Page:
Why are the BBC going after our most vulnerable?
BY LIAM DEACON
Elderly citizens are the least likely of all age groups to watch online streaming services. Many, instead, rely on traditional TV for much of their entertainment and today the BBC confirmed plans to force three million extra households occupied by the 75s to pay their punitive £157.50 licence fee.
These people, some of them vulnerable, had previously been exempt. From August 1, they will be made to pay under the threat of state violence, regardless of their income and regardless of the fact some will not watch any BBC programming on their TV.
We here at Defund the BBC think this is unfair.
For one, younger people are much more likely to ulitise online services like Netflix and Disney Plus, and doing so does not mean they forced to pay for BBC iPlayer and other online content. However, older people who only watch Sky, Channel 5, and other non-BBC channels on traditional TV must, legally, pay for the BBC simply for watching live TV.
It’s a bit like forcing everyone with a Wifi connection or a YouTube account to pay for the BBC simply because they are online. We would not stand for it and we should not accept the BBC targeting TV owners, particularly elderly ones, in the way they now are.
We don’t think anyone in the UK, young or old, should be threatened with jail for not funding the BBC, but this week’s announcement seems doubly unfair as the BBC is also increasingly directing it’s cash towards chasing a younger audience who it is struggling to appeal to.
Auntie is ramping up its output of trendy podcasts and online shows whilst simultaneously announcing they will lay off around one in six people who work at the corporation, mostly in local news.
Inefficiency and unjustified six-figure salaries are part of the problem. But the BBC is also pumping out more and more “youth” content such as the now-infamous podcast which asked last week “how not to be a Karen” – a term which is perceived as abusive to some working class and white women. In the podcast, such women were told to “shut up” and “get out of the way” because of the colour of their skin.
Many people, including some MPs, called the show “racist” and vowed to cancel their license because of it. Which is why Defund the BBC was pleased we managed to get the content taken down from social media.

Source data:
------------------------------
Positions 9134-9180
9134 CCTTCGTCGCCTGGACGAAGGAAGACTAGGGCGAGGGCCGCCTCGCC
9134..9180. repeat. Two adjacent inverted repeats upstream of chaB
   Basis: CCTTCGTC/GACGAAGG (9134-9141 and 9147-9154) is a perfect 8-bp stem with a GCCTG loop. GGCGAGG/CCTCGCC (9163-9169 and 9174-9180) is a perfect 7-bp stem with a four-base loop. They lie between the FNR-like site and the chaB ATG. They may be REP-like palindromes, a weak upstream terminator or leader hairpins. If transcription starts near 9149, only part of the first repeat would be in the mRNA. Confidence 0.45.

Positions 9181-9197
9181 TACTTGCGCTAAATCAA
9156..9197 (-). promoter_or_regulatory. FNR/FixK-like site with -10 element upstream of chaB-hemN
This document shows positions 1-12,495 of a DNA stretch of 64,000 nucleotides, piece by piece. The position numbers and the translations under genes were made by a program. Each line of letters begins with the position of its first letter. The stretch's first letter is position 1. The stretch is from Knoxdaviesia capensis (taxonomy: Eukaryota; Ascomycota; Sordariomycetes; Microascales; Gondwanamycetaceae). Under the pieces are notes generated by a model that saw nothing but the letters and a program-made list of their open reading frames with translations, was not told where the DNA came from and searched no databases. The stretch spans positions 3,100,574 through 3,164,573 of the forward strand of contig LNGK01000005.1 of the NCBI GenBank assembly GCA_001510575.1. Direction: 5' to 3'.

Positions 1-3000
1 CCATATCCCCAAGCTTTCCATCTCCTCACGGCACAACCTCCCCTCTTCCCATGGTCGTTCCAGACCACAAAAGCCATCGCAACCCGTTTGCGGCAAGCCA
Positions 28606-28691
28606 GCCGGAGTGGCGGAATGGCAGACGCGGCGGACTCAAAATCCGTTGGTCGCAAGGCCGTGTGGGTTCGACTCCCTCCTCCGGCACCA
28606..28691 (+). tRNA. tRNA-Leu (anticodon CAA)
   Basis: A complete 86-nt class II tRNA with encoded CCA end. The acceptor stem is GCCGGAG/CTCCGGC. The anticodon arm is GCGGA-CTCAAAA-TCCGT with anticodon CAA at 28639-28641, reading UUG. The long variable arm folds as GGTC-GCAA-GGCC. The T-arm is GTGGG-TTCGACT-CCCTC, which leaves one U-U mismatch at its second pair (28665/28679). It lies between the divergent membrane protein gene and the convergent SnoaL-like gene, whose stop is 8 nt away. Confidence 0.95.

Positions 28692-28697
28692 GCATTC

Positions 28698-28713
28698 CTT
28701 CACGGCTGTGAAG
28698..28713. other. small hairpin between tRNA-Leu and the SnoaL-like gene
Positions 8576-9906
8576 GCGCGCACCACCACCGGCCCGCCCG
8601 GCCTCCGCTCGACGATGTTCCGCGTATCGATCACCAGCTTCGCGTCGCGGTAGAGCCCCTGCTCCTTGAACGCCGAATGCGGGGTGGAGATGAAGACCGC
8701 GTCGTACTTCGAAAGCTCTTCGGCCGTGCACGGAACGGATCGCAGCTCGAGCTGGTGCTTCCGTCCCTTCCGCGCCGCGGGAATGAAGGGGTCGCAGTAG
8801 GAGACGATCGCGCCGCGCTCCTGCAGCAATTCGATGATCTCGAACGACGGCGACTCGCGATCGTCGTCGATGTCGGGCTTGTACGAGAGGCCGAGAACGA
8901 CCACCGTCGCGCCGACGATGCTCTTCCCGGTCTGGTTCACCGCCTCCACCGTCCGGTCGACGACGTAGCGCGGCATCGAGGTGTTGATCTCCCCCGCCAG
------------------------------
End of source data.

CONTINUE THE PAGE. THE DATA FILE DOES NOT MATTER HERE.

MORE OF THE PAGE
Also this week, the BBC announced it was considering scrapping Politics Live, previously known as the Daily Politics, and the Andrew Neil Show. Anecdotally, they are some of the few BBC shows enjoyed by people of all ages, as well as those on the political right, largely thanks to Neil’s interviewing.
It’s hard to make sense of it all. Are lefty podcasts about “white privilege” and shows about reality TV like Love Island now more important to the BBC than their most valued political content and local journalism?
Yet, in our view, this and the question of BBC bias is not the central issue. If the BBC was funded by ads like other public service broadcasts, like Channel 4, or became a subscription service, they would be free to produce whatever content their paying customers and clients wanted.
But as it is, millions more will be forced to pay for the BBC, just when they feel like the corporation is ignoring them. These people are entitled to ask questions and demand answers.
Which is why we are ramping up our campaign here at Defund the BBC and we’re asking for the support of all those who want better broadcasters in the UK. People can give to the campaign via our Go Fund Me Page.
Our aims are simple: we want to educate people on the BBC’s deliberately confusing rules, so they can legally avoid paying under current rules, as well as campaign to change the rules and end the criminalisation of non-payment, which seems to disproportionately affect the poor and women.
Women make up more than 70% Licence Fee prosecutions, despite committing just 20% of all other crimes. No group should be forced to pay for a product or service they do now want, especially one they feel is morally or ideologically out of step with them.
Recently Television will have been an important source of companionship for millions of older people, trapped at home during lockdown. Many will not be able to find the cash for the Licence fee and some could be sent to jail for not paying it.
More than 600,000 have already signed an Age UK petition against the changes, which must be reconsidered. In a statement today, the charity said:
“We genuinely worry about the mental health of older people living on their own in this situation if they have to give up their cherished TV – for some it really is all they have and their main way of alleviating their chronic loneliness.”
Is this the right way to treat the elderly, who have been so badly hit by the crisis, and help the nation recover? If you think not, support Defund the BBC today.
Chip into the Defund the BBC campaign here.
Liam Deacon is Head of Press for Defund the BBC and former Head of Press for the Brexit Party. Follow him on twitter: @LiamDeacon